A few weeks ago Craig and I spent an amazing evening with a friend. (Please don’t let the fact that I’m just telling you about this three weeks after it happened make you think that it wasn’t all that great – I just haven’t found the time to pull my thoughts together until now!) Our friend, M, lived directly across the street from us in our old neighborhood. Our group of neighbors was fantastic, which is key when your houses are 13′ wide and connected to one another because you get to know each other really well in that type of density. One of the things we really miss about our old neighborhood is the group of people we got to know and enjoy.
Anyway, three years ago we moved to our current house in a different part of Baltimore. Shortly thereafter, M moved to Boston. However, it turned out that Boston didn’t quite do it for her, and she hadn’t been able to sell her house here, so she recently moved back to Baltimore. Okay, that’s all fine and good; but what’s the big deal, you may be asking yourself? Here’s the big deal: M is Ethiopian! She was born and raised in Addis Ababa, and moved to the U.S. after college. So, we have a tried-and-true Ethiopian friend right here in town. How cool is that?!
I have to admit that I was a bit nervous to tell M about our adoption plans. I suppose there was a part of me that wondered if she would not approve of white Americans taking little Ethiopians away from their culture. However, when I contacted her a couple of months ago, she was very warm and embracing of our news. She left Ethiopia almost 20 years ago and knows the challenges faced by most in Ethiopia. Most of her family remains in Ethiopia. She knows that millions of Ethiopian children are in need of families and homes.
So, on a Wednesday evening a few weeks ago, Craig and I were treated to a home-cooked Ethiopian meal at M’s house. (I was dying to peek in the windows of our old house, but Craig said that would be nosy. I just wanted to see what the new owners (actually the second owners since us) have done to the place!) Now, when we suggested getting together sometime, we offered to take her out for a meal or to host her at our home, but she insisted on cooking. She asked us to pick up a bag of injera from our local Ethiopian restaurant, and she cooked up beef tibs (cubed beef with onions and peppers), fitfit, and a spinach dish (which I can’t seem to find the name for). The food was all delicious.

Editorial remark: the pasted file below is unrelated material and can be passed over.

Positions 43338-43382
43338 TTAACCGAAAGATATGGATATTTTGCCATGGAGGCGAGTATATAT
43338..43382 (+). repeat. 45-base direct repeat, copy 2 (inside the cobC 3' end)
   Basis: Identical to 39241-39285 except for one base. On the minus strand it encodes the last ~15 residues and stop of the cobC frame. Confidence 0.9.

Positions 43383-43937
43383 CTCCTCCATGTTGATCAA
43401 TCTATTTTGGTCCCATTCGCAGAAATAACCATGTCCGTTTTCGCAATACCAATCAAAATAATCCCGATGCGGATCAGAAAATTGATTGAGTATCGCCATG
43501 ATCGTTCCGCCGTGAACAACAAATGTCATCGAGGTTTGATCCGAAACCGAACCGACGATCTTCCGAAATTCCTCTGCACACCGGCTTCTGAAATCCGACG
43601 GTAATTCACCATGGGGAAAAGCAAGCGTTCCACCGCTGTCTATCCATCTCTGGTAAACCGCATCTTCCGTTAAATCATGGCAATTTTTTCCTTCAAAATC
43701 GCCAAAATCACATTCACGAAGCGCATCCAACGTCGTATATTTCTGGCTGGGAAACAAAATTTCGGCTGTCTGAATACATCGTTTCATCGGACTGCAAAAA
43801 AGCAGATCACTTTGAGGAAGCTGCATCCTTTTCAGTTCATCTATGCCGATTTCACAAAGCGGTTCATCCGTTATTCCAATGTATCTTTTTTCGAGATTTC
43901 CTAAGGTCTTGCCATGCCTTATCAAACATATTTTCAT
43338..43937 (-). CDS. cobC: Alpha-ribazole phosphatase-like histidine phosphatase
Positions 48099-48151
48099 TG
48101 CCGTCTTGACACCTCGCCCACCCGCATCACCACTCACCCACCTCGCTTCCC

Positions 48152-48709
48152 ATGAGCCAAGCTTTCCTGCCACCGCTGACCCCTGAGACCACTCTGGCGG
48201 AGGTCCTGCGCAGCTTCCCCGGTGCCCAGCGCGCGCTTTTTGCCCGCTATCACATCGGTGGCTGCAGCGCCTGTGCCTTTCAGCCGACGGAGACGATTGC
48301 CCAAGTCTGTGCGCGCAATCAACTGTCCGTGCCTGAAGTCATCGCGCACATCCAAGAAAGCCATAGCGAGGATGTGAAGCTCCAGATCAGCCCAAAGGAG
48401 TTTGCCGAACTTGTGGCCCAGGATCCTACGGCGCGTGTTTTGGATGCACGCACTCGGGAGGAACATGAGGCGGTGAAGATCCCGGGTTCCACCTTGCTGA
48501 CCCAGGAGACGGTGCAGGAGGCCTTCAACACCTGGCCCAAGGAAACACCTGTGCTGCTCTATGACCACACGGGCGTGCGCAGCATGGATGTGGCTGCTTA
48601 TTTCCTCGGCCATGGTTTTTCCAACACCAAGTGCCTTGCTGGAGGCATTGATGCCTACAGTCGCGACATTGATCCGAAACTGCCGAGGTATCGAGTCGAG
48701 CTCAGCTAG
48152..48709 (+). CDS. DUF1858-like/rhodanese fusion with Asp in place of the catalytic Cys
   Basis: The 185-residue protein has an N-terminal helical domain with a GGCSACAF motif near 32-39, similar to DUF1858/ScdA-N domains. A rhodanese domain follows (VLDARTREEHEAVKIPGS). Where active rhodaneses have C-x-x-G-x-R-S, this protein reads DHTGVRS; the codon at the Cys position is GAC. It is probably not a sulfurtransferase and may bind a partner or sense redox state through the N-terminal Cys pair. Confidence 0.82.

We have been wanting to try out some Ethiopian cooking at home, but haven’t yet found a source for the necessary spices (other than online in bulk quantities). We asked M where she gets her spices, and she said that her mother ships it to her from Ethiopia. Maybe next time we’ll ask M’s mom to send some for us, too, but in the meantime I think we might need to take a trip to Little Ethiopia in DC. We’ve been following a great Ethiopian cooking blog that has really inspired us, so we need to get on this.
We talked about all sorts of things, we asked a few questions, and we conversed about whatever came to mind. M wants to connect us with her cousins in Addis when we travel – so that’s a wonderful connection to have! I know we will be busy and our agency will have us under their watch, but we’ll see how something like that might work out. We don’t yet know how the (new) first trip will play out, and maybe we’ll be able to add on a day or two to connect with them and explore a bit.
M also happens to be a physician specializing in infectious diseases. I picked her brain about travel vaccinations, and I will share her thoughts on that in a future post.
The biggest and best news of the evening, however, is that we learned that M is going to adopt a child from Ethiopia herself! And that she’s going to use Wide Horizons for Children, the placement agency we are using. I was elated to hear this news. I have already invited her to join the group that meets every other month at a local Ethiopian restaurant, so we’ll see when she’s ready to try that. What’s really funny is that USCIS is holding up her adoption process, and she hasn’t even started yet. She is waiting for her U.S. citizenship to be finalized, and apparently her process has been delayed time and time again. One time she was actually standing in the room for the swearing-in ceremony and someone came and pulled her out, noting that there was a problem with her paperwork. I noted that she will likely gain even more not-so-great feelings towards USCIS during the adoption process as well.
It was such a great evening, and it was wonderful to reconnect with M, talk about all things Ethiopian, and learn that she, too, will be adopting from Ethiopia in the near future. I can already imagine spending time together with our little Ethiopians in tow. She will be a tremendous resource for us, and we consider ourselves to be very lucky to have her in our lives.